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Doctors Are The 3rd Leading Cause of Death in the US, Causing 225,000 Deaths Every Year

In July of 2000 there was a great article in the Journal of the American Medical Association (JAMA) , one of the best articles ever written in the published literature documenting the tragedy of the traditional medical paradigm.

This information was published in JAMA which is the most widely circulated medical periodical in the world.

The author of the article is Dr. Barbara Starfield of the Johns Hopkins School of Hygiene and Public Health and she describes how the US health care system may contribute to medical mistakes and poor health.

DEATHS PER YEAR:

12,000 - unnecessary surgery (8)
7,000 - medication errors in hospitals (9)
20,000 - other errors in hospitals (10)
80,000 - infections in hospitals (10)
106,000 - non-error, negative effects of drugs

This is a total of 225,000 deaths per year from a physician's activity, manner, or therapy.

Dr. Starfield reminds us to keep the following in mind when interpreting these numbers:

  • 1st, most of the data are derived from studies in hospitalized patients.
  • 2nd, these estimates are for deaths only and do not include negative effects that are associated with disability or discomfort.
  • 3rd, the estimates of death due to error are lower than those in the IOM report.1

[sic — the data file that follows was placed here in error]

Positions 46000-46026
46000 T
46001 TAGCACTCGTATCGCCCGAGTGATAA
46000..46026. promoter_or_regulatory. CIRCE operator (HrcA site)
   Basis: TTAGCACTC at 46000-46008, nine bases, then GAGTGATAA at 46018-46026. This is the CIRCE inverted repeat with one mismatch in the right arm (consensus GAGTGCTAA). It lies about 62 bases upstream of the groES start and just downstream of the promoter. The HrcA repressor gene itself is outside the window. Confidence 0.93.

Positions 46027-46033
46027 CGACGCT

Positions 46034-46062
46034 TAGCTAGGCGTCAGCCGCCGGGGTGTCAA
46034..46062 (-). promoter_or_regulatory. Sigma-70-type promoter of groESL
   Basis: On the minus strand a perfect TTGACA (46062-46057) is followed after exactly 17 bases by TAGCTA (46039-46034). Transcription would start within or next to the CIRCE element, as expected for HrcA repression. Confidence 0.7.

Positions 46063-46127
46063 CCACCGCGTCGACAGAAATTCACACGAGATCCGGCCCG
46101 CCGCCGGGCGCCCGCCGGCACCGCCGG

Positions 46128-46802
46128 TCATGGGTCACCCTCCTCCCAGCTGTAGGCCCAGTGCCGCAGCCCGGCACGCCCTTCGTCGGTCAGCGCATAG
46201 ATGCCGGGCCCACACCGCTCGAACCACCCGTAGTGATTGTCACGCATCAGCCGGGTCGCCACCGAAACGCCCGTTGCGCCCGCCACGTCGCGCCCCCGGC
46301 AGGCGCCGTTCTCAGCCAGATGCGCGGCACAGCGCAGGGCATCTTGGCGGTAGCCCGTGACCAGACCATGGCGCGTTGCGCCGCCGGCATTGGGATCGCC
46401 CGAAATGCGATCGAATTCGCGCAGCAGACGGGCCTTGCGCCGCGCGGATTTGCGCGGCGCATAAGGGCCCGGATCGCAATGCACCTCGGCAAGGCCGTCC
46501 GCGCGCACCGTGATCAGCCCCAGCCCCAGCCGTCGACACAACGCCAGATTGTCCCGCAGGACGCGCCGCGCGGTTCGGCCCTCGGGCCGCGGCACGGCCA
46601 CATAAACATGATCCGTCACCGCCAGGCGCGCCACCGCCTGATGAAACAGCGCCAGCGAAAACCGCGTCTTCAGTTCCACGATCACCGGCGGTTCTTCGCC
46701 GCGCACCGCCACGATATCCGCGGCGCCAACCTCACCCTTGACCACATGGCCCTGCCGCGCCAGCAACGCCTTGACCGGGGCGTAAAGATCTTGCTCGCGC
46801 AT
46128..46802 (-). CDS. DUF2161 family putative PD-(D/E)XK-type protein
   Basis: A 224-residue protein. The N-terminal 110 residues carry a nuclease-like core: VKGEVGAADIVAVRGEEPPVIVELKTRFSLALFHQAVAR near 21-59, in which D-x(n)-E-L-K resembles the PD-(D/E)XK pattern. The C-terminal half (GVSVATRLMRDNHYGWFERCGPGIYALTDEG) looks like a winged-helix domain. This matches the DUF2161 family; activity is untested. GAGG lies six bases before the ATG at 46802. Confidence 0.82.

If the higher estimates are used, the deaths would range from 230,000 to 284,000. In any case, 225,000 deaths per year constitutes the 3rd leading cause of death in the United States, after deaths from heart disease and cancer. Even if these figures are an overestimate, there is a wide margin between these numbers of deaths and the next leading cause of death (cerebrovascular disease).

Another analysis concluded that between 4% and 18% of patients experience negative effects in outpatient settings, with:

  • 116 million extra physician visits
  • 77 million extra prescriptions
  • 17 million emergency department visits
  • 8 million hospitalizations
  • 3 million long-term admissions
  • 199,000 additional deaths
  • $77 billion in extra costs

The high cost of the health care system seems to be tolerated under the assumption that better health results from more expensive care.

However, evidence from a few studies indicates that as many as 20% to 30% of patients receive inappropriate care.

According to one study(2), an estimated 44,000 to 98,000 among them die each year as a result of medical errors.

This situation might be tolerated if it resulted in better health, but does it? Of 13 countries in a recent comparison,(3,4) the U. S. ranks an average of 12th (one up from the bottom) for 16 available health indicators. More specifically, the ranking of the United States on several indicators was:

  • 13th (last) for low-birth-weight percentages
  • 13th for neonatal mortality and infant mortality overall (14)
  • 11th for postneonatal mortality
  • 13th for years of potential life lost (excluding external causes)
  • 11th for life expectancy at 1 year for females, 12th for males
  • 10th for life expectancy at 15 years for females, 12th for males
  • 10th for life expectancy at 40 years for females, 9th for males
  • 7th for life expectancy at 65 years for females, 7th for males
  • 3rd for life expectancy at 80 years for females, 3rd for males
  • 10th for age-adjusted mortality

The poor performance of the US was recently confirmed by a World Health Organization study, which used different data and ranked the U. S. as 15th among 25 industrialized countries.